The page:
The most profoundly interesting narrative poem I have read recently is Craig Raine’s ‘in the Kalahari Desert’. I can remember vividly the circumstances in which I first read it and the sensation it gave. Some poets contrive to tell you: ‘whatever happens, you will not be able to write like this.’ From others the messages is: ‘this too is possible.’ The reason why there are so many imitators of Raine is that he belongs firmly in the second category. He is generous. He is encouraging.'Obligation' is the wrong currency for erotic poetry, I think, and the tomato is surely too obvious a vegetable (or fruit) for Fenton's analogy. But most of all I try to square his observation with the sense I get from reading it that however obsessed with sex Raine's poetry is, it is really, really unerotic. I think it has something to do with the way his images focus too intent a gaze; too precise under the lense; too clinical ... like Swift's Gulliver being repulsed by seeing too much of the Brobdingnagian women. Human sexuality needss a cloak of selective unknowing cast about it to function properly. Porn can't be too vivid.
But much misunderstood and misread. He is, primarily, an emotional, an erotic poet. I8t is perhaps the eroticism which is in advance of his day. When a poet looks at his wife and thinks of a tomato, one may feel that he lacks feeling. But when he further shows that his feeling for tomatoes is more deeply affectionate and more sexually alert than most poets’ feelings for their first girlfriends, one is obliged to think again. Obliged to feel again.
Anyway, Here is Raine's rain-free poem, the one of which Fenton has such a high opinion:
The sun rose like a tarnishedIt's not my favourite Rainey poem, though it's certainly vivid and evocative. But the beetle-orchestra, the pomander stuck with cloves and the phlegm have just a touch (only the slightest touch, but enough to draw their sting) of strain about them. The dogs drinking is very good though; the trampolining vultures a nice line; the baby in the carpet is precise and really moving and the punchline (cruel of me to call it a punchline, I suppose; but there you go) pretty good.
looking-glass to catch the sun
and flash His hot message
at the missionaries below--
Isabella and the Rev. Roger Price,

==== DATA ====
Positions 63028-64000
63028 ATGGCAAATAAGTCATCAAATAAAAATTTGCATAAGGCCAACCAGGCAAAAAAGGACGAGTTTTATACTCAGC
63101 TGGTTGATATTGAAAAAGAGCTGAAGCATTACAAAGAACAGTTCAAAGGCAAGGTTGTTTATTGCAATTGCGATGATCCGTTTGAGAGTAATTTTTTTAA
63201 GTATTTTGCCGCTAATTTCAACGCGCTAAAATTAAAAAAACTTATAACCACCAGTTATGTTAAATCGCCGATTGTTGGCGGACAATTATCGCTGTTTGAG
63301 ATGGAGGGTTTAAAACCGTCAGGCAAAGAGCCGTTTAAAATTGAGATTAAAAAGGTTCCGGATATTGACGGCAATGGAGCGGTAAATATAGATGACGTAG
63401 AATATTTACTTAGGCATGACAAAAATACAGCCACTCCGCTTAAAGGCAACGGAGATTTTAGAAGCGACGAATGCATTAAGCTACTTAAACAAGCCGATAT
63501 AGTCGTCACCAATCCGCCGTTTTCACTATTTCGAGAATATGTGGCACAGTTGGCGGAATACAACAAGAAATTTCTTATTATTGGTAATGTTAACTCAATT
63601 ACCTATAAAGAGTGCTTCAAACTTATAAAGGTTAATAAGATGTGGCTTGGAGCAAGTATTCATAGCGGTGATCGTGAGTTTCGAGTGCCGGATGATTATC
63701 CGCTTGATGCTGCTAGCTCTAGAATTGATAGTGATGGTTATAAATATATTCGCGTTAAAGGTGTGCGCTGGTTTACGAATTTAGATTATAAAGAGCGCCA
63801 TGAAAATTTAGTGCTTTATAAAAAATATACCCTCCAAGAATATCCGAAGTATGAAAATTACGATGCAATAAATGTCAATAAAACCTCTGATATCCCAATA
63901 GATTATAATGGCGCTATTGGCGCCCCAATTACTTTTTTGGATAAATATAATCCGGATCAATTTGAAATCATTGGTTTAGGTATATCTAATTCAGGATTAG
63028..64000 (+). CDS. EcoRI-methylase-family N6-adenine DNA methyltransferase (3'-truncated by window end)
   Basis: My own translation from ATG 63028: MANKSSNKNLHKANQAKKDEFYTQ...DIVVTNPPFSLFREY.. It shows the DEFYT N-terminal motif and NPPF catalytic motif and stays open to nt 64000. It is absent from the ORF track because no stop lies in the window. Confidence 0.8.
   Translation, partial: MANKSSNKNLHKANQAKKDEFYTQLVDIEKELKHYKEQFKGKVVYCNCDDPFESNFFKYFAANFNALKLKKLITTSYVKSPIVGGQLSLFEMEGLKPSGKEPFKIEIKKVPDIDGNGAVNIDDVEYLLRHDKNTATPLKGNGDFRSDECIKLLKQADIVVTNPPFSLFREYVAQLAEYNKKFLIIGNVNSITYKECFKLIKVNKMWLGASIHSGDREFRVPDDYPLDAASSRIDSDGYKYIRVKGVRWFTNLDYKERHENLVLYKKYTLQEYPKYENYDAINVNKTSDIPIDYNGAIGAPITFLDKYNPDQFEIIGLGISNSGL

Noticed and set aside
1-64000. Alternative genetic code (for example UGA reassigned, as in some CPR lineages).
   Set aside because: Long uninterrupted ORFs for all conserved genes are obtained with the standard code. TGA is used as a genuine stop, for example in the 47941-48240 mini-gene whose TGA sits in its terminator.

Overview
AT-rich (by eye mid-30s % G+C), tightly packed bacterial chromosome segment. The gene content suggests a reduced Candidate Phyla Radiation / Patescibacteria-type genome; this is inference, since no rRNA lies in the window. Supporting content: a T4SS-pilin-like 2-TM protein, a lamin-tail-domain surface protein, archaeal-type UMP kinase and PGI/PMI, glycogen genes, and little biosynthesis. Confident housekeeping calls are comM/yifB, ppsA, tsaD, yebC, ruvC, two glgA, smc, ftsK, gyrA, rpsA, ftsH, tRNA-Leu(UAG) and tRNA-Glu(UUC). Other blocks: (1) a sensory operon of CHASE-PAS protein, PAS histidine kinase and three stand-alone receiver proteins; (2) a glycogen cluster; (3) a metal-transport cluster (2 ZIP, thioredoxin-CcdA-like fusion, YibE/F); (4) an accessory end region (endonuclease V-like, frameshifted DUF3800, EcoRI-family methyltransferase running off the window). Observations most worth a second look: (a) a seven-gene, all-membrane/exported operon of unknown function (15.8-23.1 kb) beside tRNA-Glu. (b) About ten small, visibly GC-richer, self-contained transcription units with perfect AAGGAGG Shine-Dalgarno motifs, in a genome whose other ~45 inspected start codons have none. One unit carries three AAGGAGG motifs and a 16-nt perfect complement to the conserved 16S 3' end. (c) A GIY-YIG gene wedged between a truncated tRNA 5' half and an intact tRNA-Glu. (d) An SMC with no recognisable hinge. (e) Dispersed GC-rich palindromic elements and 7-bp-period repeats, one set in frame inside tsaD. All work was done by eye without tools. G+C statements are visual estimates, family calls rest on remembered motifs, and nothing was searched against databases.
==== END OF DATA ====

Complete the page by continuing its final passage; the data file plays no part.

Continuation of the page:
and the Helmores with a broken axle
left, two days behind, at Fever Ponds.
The wilderness was full of home:
a glinting beetle on its back
struggled like an orchestra
with Beethoven. The Hallé,
Isabella thought and hummed.
Makololo, their Zulu guide,
puzzled out the Bible, replacing
words he didn't know with Manchester.
Spikenard, alabaster, Leviticus,
were Manchester and Manchester.
His head reminded Mrs. Price
of her old pomander stuck with cloves,
forgotten in some pungent tallboy.
The dogs drank under the wagon
with a far away clip-clopping sound,
and Roger spat into the fire,
leaned back and watched his phlegm
like a Welsh rarebit
bubbling on the brands. . .
When Baby died, they sewed her
in a scrap of carpet and prayed,
with milk still darkening
Isabella's grubby button-through.
Makololo was sick next day
and still the Helmores didn't come.
The outspanned oxen moved away
at night in search of water,
were caught and goaded on
to Matabele water-hole--
nothing but a dark stain on the sand.
Makololo drank vinegar and died.
Back they turned for Fever Ponds
and found the Helmores on the way. . .
Until they got within a hundred yards,
the vultures bobbed and trampolined
around the bodies, then swirled
a mile above their heads
like scalded tea leaves.
The Prices buried everything--
all the tattered clothes and flesh,
Mrs. Helmore's bright chains of hair,
were wrapped in bits of calico
then given to the sliding sand.
'In the beginning was the Word'--
Roger read from Helmore's Bible
found open at St. John.
Isabella moved her lips,
'The Word was Manchester.'
Shhh, shhh, the shovel said. Shhh. . .